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Pulse Movie Review It's more glitz and less soul in Tosin Coker's "Lara and the Beat"

There have been worse Nollywood movies this year so far, but none has been as disappointing as "Lara and the Beat."

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A review of Tosin Coker's Lara and the Beat movie play

A review of Tosin Coker's Lara and the Beat movie

Director Tosin Coker's star-studded and hyped, yet jumbled, "Lara and Beat" movie is a difficult one to explain.

It is a coming of age movie about the young Giwa sisters - Dara (the sharp one; played by Somkele Idhalama) and Lara (the shallow one; played by Seyi Shay) - whose affluent lifestyle comes to an end when they are caught in the middle of a tax fraud with their late parents' media empire.

Forced to leave their mansion and give up their assets, Lara reaches out to her friends for shelter, but they are not of help. They all have excuses to offer. Apparently, they have never been a fan of their rather supercilious friend.

She also reaches out to her boyfriend and potential fiancé, but he - Jide; DJ Exclusive - alongside his dramatic mother (Shaffy Bello) are not of help either.

 

They eventually move in with their cook, Patience (Chioma Akpotha) in her humble home, necessitating a lifestyle adjustment for the sisters.

It's easier for the level-headed Dara to come to terms with their new situation. The spoiled, fashion-conscious Lara, on the other hand, reacts with horror to their new home. She is disrespectful to everyone and won't quit nagging.

"She wasn't always like this," Dara says about Lara to Patience's daughter, Tonye (Kemi Lala Akindoju), who isn't a huge fan of her sister. According to Dara, their parents' death 'changed her.'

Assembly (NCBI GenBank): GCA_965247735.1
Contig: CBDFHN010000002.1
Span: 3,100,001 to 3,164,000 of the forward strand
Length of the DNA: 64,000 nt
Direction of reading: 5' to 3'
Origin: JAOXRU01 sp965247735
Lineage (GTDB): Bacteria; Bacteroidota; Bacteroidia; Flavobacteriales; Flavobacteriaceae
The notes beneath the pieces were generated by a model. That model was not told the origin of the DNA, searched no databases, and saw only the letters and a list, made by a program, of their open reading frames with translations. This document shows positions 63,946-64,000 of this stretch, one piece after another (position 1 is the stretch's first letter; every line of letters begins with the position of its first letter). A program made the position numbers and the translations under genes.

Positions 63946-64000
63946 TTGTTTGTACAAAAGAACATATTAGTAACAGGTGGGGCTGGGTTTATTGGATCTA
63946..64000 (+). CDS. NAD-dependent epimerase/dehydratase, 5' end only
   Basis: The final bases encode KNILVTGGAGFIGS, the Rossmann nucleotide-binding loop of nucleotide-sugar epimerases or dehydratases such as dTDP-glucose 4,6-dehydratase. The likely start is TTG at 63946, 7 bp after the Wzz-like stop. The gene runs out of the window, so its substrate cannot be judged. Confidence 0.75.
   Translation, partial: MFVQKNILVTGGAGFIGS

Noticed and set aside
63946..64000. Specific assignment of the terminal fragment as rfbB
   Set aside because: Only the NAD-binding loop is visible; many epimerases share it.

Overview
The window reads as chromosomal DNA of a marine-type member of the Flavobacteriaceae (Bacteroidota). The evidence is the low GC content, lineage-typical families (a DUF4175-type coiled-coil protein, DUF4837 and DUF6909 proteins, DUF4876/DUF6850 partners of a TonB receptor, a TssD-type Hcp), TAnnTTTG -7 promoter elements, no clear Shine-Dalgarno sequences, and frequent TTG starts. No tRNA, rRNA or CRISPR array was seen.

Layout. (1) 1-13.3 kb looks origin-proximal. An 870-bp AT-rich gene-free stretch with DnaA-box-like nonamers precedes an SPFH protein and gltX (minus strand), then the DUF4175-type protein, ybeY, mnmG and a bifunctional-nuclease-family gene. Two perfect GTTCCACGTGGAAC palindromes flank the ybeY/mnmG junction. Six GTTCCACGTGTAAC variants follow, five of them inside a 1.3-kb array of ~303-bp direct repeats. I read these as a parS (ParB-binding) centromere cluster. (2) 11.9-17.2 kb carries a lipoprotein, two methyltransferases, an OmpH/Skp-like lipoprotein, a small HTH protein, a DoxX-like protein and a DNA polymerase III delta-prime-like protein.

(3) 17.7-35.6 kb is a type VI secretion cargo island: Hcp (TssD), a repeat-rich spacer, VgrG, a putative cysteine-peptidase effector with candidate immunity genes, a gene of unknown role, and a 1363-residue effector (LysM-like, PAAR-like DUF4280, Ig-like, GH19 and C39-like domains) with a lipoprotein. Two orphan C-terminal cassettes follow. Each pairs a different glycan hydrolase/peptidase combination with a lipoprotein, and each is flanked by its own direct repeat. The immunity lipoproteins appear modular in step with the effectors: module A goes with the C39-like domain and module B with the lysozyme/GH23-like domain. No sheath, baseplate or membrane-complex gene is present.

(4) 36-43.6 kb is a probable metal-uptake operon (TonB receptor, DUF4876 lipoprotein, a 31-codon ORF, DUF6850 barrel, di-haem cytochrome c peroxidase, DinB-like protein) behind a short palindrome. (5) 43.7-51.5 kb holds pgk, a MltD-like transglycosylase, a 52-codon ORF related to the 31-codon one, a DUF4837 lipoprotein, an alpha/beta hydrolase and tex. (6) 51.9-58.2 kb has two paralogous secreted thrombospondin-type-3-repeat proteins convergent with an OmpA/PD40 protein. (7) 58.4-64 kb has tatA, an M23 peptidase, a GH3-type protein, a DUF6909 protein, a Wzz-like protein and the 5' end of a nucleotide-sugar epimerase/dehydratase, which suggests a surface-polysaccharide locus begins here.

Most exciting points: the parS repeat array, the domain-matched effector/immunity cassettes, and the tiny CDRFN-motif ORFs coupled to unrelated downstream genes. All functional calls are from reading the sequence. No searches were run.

But at least, Lara has a hustle. She is an aspiring singer searching for a break in the industry. It also turns out that their hired driver for years, Sal 'Mr Beats' Gomes (Vector), who, from the look of things is quite wealthy, also works with a record label.

 

This is where it gets really confusing.

In one scene, Mr Beats is seen saving a rich guy from touts; in another, he is seen working as a hired driver; in another, he is recording in a studio and when his boss walks in, he quickly picks a trash bag and pretends to be cleaning the room; in another, he is riding quite an expensive bike; and in another scene, he is relaxing in a posh house which he owns.

It's not certain what his job at this record label is. Is he pretending to be a cleaner in a record label while waiting for his big break in the music industry? Or is he a millionaire, who just has a thing for chauffeuring and keeping his environment clean?

Anyway, Lara and Beat officially become friends when they meet at the studio, and for some reason which we never really understand, he claims to hold an important position in the company.

Mr Beat isn't the only confusing character in this film. We are introduced to Fadekemi (Uche Jombo) for the first time immediately after Dara is booted out of the office building by ILRS.

Fadekemi, a friend of their Uncle who played a part in their ruin, is waiting in her car, and Dara, who had arrived the company in a different car, joins her.

She introduces herself to Dara as a friend of the family who wants to help. There are questions here: Who exactly is Fadekemi? How and why does Dara just zoom away in a stranger's car?